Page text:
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PERSPECTIVES


How wearable technologies are changing the way we work​

Workers have been forced to set aside their main tasks when retrieving data. Mary Hamilton tells us how wearable displays are changing all that.​

As a Midwesterner, it must have been something of a shock when Tech Labs transferred you to California.

The biggest change for me was moving from Chicago to Silicon Valley in 2008. I’d been with Accenture for 10 years, but my earlier life in the Midwest and on the East Coast didn’t entirely prepare me for the different feel out here.

There’s something about the pulse of the place and the new ideas that are constantly surfacing to make life more convenient. Localization and personalization services are sprouting all over.

Some of the best ones are food related, like Yupeat, which offers a daily recipe and then picks up all the groceries for you to make it, or Munchery, which provides same-day delivery of gourmet meals made by local chefs. Or transportation-related ones like Uber, Lyft or Sidecar, which have revolutionized the taxi and ride share industries.

You recently announced an exciting proof of concept with Google Glass, which is a consumer technology. Is this a big change of pace from what you usually work on at Tech Labs?

It's not that much of a change of pace, because we actually do work with a number of cool consumer technologies. People at Tech Labs spend a lot of time looking at technologies that were first intended for a consumer audience, like Google Glass, and making them work for the enterprise.

A lot of this is seeking ways to help workers become more productive. My colleagues and I are really interested in how work gets done and how these new tools can help.

Can you give an example of past tools that you’ve worked on, that are used by workers today?

Well, around 2005, we were doing a lot of work that anticipated today’s cloud environment. A lot of people came to the realization that running applications was just as easy in the browser as on the desktop.

Since then, we’ve worked with a number of tools that are now widely available, such as Web tools for videoconferencing and social collaboration. It’s exciting to see technologies we’ve had a hand in developing that are now in routine use today.

One personal favorite of mine is Double Robot, a reasonably low-cost “virtual double” that combines a standard iPad with a drivable base that can be controlled remotely from an application or another iPad. My favorite use for it was when I gave a keynote presentation to 200-plus people in Chicago from my location in San Jose. I rolled up on stage and was able to see and react to the audience in a reasonably natural way.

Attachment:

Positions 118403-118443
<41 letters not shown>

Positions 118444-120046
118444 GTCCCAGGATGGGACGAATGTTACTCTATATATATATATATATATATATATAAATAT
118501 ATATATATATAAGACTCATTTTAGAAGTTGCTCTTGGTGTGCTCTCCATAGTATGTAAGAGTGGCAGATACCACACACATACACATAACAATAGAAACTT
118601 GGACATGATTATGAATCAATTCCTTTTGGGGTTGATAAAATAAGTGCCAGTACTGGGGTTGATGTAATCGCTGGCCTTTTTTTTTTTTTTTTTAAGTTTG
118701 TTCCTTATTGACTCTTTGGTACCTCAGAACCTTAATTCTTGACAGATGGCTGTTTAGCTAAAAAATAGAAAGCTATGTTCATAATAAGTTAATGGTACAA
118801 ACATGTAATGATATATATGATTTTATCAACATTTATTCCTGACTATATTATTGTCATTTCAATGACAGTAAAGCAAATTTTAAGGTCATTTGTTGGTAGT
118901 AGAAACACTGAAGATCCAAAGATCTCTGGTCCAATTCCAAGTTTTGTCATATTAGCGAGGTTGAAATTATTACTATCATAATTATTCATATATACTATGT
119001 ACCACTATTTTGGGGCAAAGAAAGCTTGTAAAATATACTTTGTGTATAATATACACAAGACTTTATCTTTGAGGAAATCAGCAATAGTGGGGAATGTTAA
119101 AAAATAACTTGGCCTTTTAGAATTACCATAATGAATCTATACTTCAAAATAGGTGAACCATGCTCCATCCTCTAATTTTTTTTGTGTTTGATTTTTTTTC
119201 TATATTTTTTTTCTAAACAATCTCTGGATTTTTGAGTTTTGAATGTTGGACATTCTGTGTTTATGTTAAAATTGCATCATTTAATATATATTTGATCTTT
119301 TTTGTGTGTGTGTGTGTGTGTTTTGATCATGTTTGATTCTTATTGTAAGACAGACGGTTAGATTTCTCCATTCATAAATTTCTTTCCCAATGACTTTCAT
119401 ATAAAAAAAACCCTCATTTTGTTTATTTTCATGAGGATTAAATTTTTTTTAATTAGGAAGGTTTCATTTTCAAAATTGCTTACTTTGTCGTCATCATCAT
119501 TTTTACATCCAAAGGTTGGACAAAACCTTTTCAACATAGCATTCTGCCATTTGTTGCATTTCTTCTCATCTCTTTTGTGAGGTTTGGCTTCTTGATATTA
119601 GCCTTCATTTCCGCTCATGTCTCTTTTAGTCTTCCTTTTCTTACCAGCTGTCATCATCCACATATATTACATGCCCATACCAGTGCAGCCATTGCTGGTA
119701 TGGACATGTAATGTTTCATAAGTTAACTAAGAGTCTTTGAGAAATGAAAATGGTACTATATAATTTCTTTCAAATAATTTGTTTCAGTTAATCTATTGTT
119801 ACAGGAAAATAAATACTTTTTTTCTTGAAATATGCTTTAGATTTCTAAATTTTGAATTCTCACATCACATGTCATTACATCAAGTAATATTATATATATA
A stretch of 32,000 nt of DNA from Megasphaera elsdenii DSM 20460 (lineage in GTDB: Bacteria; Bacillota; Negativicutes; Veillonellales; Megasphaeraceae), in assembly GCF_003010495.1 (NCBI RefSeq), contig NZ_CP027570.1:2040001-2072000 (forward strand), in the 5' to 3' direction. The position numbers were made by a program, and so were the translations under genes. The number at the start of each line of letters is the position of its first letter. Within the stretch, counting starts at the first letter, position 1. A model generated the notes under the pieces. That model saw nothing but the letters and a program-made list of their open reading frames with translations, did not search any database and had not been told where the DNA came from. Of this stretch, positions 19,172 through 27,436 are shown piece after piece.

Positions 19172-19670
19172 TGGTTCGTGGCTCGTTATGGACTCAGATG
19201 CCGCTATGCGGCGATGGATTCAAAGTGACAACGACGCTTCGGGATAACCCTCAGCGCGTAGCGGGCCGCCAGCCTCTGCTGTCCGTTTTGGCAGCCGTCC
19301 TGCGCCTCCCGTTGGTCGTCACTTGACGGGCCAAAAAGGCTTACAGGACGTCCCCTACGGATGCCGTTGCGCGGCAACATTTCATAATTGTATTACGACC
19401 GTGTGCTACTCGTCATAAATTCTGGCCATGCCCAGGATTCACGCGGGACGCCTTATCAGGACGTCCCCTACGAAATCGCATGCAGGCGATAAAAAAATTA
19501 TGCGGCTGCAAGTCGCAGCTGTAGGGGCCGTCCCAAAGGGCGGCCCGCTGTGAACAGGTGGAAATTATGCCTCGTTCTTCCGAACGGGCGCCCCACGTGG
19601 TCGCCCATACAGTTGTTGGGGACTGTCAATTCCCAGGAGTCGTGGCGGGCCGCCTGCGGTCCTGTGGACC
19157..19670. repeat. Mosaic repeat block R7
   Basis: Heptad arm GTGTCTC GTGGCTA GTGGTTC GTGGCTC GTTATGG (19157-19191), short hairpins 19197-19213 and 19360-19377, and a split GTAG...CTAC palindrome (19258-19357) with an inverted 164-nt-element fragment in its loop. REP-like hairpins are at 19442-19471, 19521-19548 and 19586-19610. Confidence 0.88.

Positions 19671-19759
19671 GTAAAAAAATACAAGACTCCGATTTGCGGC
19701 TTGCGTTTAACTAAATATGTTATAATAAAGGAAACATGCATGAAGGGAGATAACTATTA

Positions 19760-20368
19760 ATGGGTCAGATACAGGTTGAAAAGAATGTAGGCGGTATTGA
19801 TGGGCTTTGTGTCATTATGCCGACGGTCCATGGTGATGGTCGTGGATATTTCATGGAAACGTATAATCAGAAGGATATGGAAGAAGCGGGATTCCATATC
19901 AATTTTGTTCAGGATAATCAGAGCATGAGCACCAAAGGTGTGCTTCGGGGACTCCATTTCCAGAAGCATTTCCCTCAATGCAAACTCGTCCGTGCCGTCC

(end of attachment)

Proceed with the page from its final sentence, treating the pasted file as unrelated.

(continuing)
How did you get started with the Google Glass project?

We had a great opportunity to work with Philips, which is a medical testing client and a global leader in patient monitors. They had the healthcare software, and we had access to one of the early-stage Google Glass devices and the ability to integrate it with their software.

So building on that combination, we’ve worked with Philips to demonstrate ways in which Google Glass can be used in the operating room. For example, by checking the Google Glass display, surgeons can get updates on a patient’s vital signs while still looking directly at the patient.

Besides easing workers’ access to data, how else can technologies like Google Glass help?

We’re very excited about the potential for wearable technologies like Google Glass across a whole range of industries. We believe they’re the next big leap forward in improving workers’ efficiency and safety.

For example, a worker dealing with a problem on an oil rig could use Google Glass to pipe in an expert at a remote location, who could then view the problem through the worker’s field of vision, and give instant advice on how to fix it. Workers who go to the scene to capture data about the problem won’t have to waste time leaving the scene to interpret the data, or to get help.

Wearables can also be used as a tool to speed up workers’ learning. Apprentices can work on their own projects much more quickly if they can get their supervisors’ opinions remotely by sharing their field of vision.

What about the retail space? Can wearables help there too?

Oh, absolutely. In fact, there’s another benefit to wearables for smart retailers. They can potentially use them to improve their engagement with the customer.

How would that work?

Well, if a retailer has a big sale, and a customer is in the store viewing a sale item through an app that reflects their personal profile, they might see a customized explanation of the product’s technology that accurately reflects their own level of technical expertise. Or they might see different pricing information based on their own personal buying history.

What are the lessons you’ve learned from working with Google Glass?

I’ve learned a lot about what you might call the “form factor” – what a given technology can and can’t do.

For example, tablets and smartphones can do a lot of similar things, but wearable technology has an added level of benefit in many areas. Beyond making access to information handsfree, Google Glass offers a seamless way for real-time sharing of a worker’s field of vision. It’s exciting to think about all the potential applications it could have.

What do you value most about working at Tech Labs?

I think it’s having the opportunity to work with brand-new technology, much of which hasn’t even hit the consumer, and yet we’re already finding cool, new ways to use it to help our clients and their workers.

Plus, there’s something exciting about the feel of San Francisco, where you can walk the streets and see people using new technologies like Google Glass all the time. I guess I’m just a nerd at heart.